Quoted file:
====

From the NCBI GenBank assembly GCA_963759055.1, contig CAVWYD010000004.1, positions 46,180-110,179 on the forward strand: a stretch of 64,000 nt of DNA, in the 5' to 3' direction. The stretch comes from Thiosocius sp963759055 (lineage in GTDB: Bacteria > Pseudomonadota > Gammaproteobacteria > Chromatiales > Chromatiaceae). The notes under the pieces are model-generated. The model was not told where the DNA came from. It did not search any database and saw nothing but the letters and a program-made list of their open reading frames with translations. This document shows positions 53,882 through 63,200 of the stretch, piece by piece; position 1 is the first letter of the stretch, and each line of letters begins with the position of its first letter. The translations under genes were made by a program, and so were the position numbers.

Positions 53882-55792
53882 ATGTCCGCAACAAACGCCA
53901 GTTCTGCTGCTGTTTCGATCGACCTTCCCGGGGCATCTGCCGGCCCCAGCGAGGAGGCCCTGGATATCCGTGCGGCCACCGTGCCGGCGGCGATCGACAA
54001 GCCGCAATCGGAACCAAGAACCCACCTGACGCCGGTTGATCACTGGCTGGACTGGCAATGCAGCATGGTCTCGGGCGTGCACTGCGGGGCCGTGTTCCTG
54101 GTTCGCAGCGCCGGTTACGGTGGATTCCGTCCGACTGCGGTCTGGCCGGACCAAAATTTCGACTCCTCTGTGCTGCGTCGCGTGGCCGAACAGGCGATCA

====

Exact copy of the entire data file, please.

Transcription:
From the NCBI GenBank assembly GCA_963759055.1, contig CAVWYD010000004.1, positions 46,180-110,179 on the forward strand: a stretch of 64,000 nt of DNA, in the 5' to 3' direction. The stretch comes from Thiosocius sp963759055 (lineage in GTDB: Bacteria > Pseudomonadota > Gammaproteobacteria > Chromatiales > Chromatiaceae). The notes under the pieces are model-generated. The model was not told where the DNA came from. It did not search any database and saw nothing but the letters and a program-made list of their open reading frames with translations. This document shows positions 53,882 through 63,200 of the stretch, piece by piece; position 1 is the first letter of the stretch, and each line of letters begins with the position of its first letter. The translations under genes were made by a program, and so were the position numbers.

Positions 53882-55792
53882 ATGTCCGCAACAAACGCCA
53901 GTTCTGCTGCTGTTTCGATCGACCTTCCCGGGGCATCTGCCGGCCCCAGCGAGGAGGCCCTGGATATCCGTGCGGCCACCGTGCCGGCGGCGATCGACAA
54001 GCCGCAATCGGAACCAAGAACCCACCTGACGCCGGTTGATCACTGGCTGGACTGGCAATGCAGCATGGTCTCGGGCGTGCACTGCGGGGCCGTGTTCCTG
54101 GTTCGCAGCGCCGGTTACGGTGGATTCCGTCCGACTGCGGTCTGGCCGGACCAAAATTTCGACTCCTCTGTGCTGCGTCGCGTGGCCGAACAGGCGATCA